A 300-year-old landmark tree by Hadrian’s Wall in Northumberland, England was chopped down by suspected vandals on Sept. 28. The iconic tree gained its popularity and became known as “Robin Hood’s Tree” after it was featured in Kevin Costner’s 1991 action-adventure film Robin Hood: Prince of Thieves.
Hadrian’s Wall was constructed around 1,900 years ago to guard the Roman Empire’s northwest frontier, and Robin Hood’s Tree had sprouted nearby in a natural dip in the landscape. The National Trust, which looks after the site alongside the Park Authority, said they, along with Northumberland National Park, are considering future plans for the site and tree after its fall.
Why anyone would want to cut down one of England’s most iconic trees has left people across the United Kingdom baffled and angry. Robert Macfarlane, a British nature writer, told BBC Radio he was “sick to the core” to hear the news about the tree, which was “known and loved by millions.” Following centuries of industrialization and urbanization, in 2020 Britain was considered to be one of the most deforested countries in Europe.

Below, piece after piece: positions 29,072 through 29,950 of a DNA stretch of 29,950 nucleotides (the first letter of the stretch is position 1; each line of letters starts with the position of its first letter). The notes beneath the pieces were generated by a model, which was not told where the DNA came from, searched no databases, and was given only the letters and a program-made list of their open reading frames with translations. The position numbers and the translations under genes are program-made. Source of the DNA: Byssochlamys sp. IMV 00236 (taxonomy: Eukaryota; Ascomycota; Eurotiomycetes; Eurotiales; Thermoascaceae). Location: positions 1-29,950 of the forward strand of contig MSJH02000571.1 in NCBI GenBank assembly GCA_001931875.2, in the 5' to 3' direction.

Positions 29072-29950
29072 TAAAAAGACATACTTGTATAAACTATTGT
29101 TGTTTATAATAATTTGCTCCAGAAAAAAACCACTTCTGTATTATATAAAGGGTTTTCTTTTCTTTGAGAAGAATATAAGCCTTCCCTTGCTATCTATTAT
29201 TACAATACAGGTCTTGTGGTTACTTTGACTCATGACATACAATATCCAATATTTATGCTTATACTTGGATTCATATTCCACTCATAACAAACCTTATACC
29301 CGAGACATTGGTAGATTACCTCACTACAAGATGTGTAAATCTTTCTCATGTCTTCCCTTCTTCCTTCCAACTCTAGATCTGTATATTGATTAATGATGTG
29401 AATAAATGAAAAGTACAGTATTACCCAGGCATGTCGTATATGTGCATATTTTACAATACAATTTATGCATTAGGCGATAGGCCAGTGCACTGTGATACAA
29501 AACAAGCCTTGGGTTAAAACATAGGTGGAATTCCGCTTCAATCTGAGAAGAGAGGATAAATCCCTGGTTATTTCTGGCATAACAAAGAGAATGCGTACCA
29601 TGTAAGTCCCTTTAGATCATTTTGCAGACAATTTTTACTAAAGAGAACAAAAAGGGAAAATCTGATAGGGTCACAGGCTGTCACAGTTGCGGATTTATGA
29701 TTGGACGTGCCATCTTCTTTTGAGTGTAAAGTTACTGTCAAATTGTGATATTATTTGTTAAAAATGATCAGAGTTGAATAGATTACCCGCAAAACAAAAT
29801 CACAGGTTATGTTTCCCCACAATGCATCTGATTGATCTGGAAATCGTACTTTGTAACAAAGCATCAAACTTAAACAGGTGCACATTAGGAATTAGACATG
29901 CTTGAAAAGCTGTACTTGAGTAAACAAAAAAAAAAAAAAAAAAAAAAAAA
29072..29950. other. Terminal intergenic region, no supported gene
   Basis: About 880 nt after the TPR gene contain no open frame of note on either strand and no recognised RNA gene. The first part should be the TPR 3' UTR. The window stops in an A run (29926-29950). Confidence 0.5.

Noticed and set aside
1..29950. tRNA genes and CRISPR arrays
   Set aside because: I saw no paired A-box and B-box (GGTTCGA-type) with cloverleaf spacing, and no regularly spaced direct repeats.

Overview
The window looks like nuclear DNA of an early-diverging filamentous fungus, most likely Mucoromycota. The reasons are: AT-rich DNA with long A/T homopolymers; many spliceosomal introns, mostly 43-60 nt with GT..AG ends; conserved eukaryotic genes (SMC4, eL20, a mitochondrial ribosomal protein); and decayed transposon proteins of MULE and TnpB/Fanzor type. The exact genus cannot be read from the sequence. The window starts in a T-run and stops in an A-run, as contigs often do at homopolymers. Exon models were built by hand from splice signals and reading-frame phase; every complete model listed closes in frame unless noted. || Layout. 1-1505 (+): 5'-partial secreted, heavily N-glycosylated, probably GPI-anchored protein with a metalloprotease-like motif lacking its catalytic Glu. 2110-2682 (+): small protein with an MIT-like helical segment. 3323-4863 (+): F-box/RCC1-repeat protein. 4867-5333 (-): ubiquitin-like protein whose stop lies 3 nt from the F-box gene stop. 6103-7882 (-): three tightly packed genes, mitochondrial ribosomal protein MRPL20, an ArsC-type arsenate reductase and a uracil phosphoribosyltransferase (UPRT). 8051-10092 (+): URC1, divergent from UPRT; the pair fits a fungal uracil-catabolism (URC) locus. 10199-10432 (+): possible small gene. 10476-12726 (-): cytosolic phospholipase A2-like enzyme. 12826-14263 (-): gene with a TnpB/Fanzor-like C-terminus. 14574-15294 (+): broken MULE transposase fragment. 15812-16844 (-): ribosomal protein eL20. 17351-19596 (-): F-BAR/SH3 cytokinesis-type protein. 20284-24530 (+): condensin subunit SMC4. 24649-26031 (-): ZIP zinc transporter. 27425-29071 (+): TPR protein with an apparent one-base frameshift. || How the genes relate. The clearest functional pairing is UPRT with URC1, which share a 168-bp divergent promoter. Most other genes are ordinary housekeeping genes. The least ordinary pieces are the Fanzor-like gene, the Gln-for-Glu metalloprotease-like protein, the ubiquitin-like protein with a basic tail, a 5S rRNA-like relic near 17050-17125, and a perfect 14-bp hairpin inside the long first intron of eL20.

The National Trust, which for more than 125 years has sought to protect England’s heritage and natural landscapes, said it is currently “making the site safe, and helping staff and the community come to terms with the news.” The tree, which was cut down near the base of its trunk, could grow again, experts said, though they suspect that it could never be the same.
National Trust Manager Andrew Poad previously said the stump was “healthy” and they may be able to coppice the tree, where new shoots grow from the trunk’s base. There is a sycamore sapling near the tree, which Northumberland National Park said was protected from local sheep by a circular wall. Efforts to find a culprit have provided few leads. Authorities first arrested a 16-year old boy, and several days later 69-year-old lumberjack Walter Renwick. Both were released on bail and there have been no further suspects found.